Goes together like gingerbread and snow

I suspect my title will not be accepted as common usage, but I think they make perfect partners. We’ve had snow on the ground for one whole week now, which is still novel for us. I love the snow. I love how it makes objects in the garden look different.

I love the way it twinkles in the sunlight. Almost as if a fairy city is just under the surface.

But it is cold. Part and parcel of snow, I know. Our lane was completely iced over this morning. There was a sheet of ice right across the road and all the way to the village. We took the children to school through the woods to avoid being hit by skidding cars. The cars were skidding and doing mid-road twirls, so it was a wise choice. I cancelled my Friday sewing session, as the mothers would have been driving. Blah!

So to fill my creative void, I made another batch of gingerbread. The most perfect cake when there is snow on the ground. Eldest came home this week singing the praises of the school gingerbread. How could I resist digging out a recipe and, oh, WHAT A TREAT!

I’d like to share the recipe, especially with everyone who is feeling the cold right now. Believe me, its warming.

Snow-Light Gingerbread cake

(based on a Mary Berry recipe)

8oz (225g) self-raising flour
1.5 tsp ground ginger
0.5 tsp ground mixed spice (optional)
4oz (100g) butter
4oz soft brown sugar
4oz (100g) golden syrup
4oz (100g) treacle (or more golden syrup if you have run out of treacle like me)
1 egg
0.25 pint (150ml) milk

I used my small Aga roasting tray which is about 11″ by 7″.

Top tip: When you are weighing golden syrup, weigh the sugar first, make a dip in the sugar and pour the syrup on top. Saves getting the scales sticky.Works well when making flapjacks as well. Bubble in syrup optional.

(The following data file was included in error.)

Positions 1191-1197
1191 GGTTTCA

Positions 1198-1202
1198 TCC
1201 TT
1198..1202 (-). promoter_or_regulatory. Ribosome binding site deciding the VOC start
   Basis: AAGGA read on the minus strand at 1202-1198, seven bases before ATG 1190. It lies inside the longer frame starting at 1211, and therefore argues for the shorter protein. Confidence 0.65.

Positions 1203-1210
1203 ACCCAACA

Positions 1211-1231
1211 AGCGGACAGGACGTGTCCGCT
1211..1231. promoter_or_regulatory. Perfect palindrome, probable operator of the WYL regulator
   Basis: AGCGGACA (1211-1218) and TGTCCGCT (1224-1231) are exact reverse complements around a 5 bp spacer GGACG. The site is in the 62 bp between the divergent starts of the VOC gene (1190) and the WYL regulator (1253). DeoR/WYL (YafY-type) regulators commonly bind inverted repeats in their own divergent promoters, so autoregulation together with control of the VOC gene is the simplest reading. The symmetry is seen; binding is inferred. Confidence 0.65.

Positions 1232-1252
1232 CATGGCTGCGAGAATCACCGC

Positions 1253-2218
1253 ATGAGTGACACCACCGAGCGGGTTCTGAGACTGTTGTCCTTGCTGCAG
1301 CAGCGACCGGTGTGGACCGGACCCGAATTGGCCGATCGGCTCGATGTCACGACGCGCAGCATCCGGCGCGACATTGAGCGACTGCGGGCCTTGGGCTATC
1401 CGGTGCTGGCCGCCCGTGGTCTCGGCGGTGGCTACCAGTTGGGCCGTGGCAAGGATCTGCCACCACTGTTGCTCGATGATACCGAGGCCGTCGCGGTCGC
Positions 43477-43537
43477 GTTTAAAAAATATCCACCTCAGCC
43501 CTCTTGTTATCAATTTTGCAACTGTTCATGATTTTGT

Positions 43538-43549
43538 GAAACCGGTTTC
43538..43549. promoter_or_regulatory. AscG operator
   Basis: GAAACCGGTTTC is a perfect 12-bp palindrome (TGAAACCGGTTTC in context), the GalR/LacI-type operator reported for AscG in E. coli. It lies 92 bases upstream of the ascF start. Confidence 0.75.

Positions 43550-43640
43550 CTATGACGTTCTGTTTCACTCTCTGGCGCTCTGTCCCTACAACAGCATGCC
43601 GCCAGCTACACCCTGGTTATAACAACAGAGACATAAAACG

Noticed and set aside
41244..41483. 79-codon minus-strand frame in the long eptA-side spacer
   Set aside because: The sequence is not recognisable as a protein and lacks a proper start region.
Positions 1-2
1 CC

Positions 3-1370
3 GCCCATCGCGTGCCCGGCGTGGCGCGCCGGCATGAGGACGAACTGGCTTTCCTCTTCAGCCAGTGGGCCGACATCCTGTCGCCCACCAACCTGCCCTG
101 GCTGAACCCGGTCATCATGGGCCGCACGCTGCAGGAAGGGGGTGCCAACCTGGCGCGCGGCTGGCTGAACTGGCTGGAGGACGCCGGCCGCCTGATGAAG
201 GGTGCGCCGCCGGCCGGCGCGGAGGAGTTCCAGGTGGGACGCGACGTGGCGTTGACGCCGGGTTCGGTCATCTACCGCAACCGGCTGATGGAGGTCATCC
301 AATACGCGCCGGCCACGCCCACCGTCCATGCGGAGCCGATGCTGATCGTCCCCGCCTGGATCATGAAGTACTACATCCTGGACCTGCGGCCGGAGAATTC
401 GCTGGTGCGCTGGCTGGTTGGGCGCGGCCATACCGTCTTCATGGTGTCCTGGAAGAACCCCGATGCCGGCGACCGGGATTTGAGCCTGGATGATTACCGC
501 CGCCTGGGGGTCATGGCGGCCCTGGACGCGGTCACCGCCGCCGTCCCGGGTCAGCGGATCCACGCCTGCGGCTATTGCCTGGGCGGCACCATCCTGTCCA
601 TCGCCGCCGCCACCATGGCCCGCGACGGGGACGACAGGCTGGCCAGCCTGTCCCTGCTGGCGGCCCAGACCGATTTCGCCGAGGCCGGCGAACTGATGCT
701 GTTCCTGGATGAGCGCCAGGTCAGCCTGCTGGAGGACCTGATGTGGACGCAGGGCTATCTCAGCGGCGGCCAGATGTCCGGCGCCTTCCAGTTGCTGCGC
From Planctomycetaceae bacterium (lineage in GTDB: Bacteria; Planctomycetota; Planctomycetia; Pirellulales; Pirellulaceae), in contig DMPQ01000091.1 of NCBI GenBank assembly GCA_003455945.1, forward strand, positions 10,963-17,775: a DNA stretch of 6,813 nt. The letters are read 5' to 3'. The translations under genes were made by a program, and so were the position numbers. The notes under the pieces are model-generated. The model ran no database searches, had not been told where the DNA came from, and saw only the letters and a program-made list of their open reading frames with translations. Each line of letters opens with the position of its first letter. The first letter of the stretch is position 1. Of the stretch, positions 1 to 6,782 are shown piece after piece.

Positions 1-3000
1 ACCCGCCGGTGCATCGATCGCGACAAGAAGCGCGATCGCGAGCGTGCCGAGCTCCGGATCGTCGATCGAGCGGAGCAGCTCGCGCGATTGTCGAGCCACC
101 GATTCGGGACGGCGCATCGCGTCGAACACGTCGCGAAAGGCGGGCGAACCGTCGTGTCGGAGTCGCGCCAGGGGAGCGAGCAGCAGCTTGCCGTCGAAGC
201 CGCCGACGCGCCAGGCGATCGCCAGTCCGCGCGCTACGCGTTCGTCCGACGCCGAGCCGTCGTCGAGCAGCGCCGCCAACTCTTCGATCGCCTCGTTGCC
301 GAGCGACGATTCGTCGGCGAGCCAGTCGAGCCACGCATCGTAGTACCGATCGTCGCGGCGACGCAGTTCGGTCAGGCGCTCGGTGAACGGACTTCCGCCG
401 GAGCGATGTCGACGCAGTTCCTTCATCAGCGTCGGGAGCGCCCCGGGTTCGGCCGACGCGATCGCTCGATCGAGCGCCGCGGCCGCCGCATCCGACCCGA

1. Put flour and spices in mixing bowl.
  2. Gently heat sugar, syrup, treacle and butter in saucepan until melted and runny. Leave to cool slightly.
  3. Mix milk and egg in another bowl.
  4. Add sugar and milk mixtures to the flours and combine the mixtures together until well mixed.
  5. Pour combined mixture into a lined and buttered tray. (Unless you’ve run out of anything that you can use as lining like me, then just butter.)
  6. I baked this in my 2 oven Aga. I put the tray on the grid shelf on the floor of the top oven, with the plain cold shelf on the second runners from the top. Baked for 30 mins, turning half way through. Its ready when its firm to the touch and starting to pull away from the sides of the tray. For other ovens, I’ve not tested it but other recipes suggest 350 /170 for 35 mins.
  7. Leave to cool in the tray, then cut into squares.


(We had a square of gingerbread with custard for pudding and it was totally yummy.)

Why so sad, Little Shepherd. Ah, nobody gave you any gingerbread. Never mind, maybe next batch.

Find lots more crafting inspiration over at Natural Suburbia. So many good ideas.


    1. We still have some today. AJ decided that she preferred the school version, so only four of us are eating it! Oh well, I can’t win them all.

  1. I think that snow and gingerbread go perfectly together! Perfect winter companions 🙂 When you mentioned how the snow twinkles in the sunlight it reminded me of our trip home last night when we drove along our driveway through the fields my youngest was shouting out the window about the snow sparkling. We are so frozen right now that it glittered like crystals in the shine of the headlights. So beautiful 🙂 I can’t wait to try your recipe to!

    1. Our snow has been replaces with heavy frost, which works well with gingerbread as well. I hope you enjoy your gingerbread. Your drive home sounds magical.

  2. That recipe looks so yummy. It has ingredients we don’t have here in the US…unless they are just called by different names. Is treacle the same as molasses, perhaps? I am also fascinated by the fact that you weigh your ingredients. We just use measuring cups here in the US. Totally different kitchen experience. Yours sounds so much nicer.
    We love your shepard. Did you make it?

    1. I understand that black treacle is like dark molasses and can be substituted for each other. Weighing ingredients is the norm in the UK. There are several different kinds of scales – electronic, spring and balancing. Everyone has their favourite. Personally, I love my balancing scales, with a pan one side for the ingredients and different weights added to the other side. Great for getting the children to practise adding up. I use both pounds and grams. I also have cup measures for American recipes.

      Yes, I made the shepherd a few years ago. It is one of a collection of advent characters I made that the children find each day running up to Christmas.

    1. Hee hee! I think we will have to wait awhile for our next lot of snow. Although we don’t get as much as you do. Hope you are feeling better.

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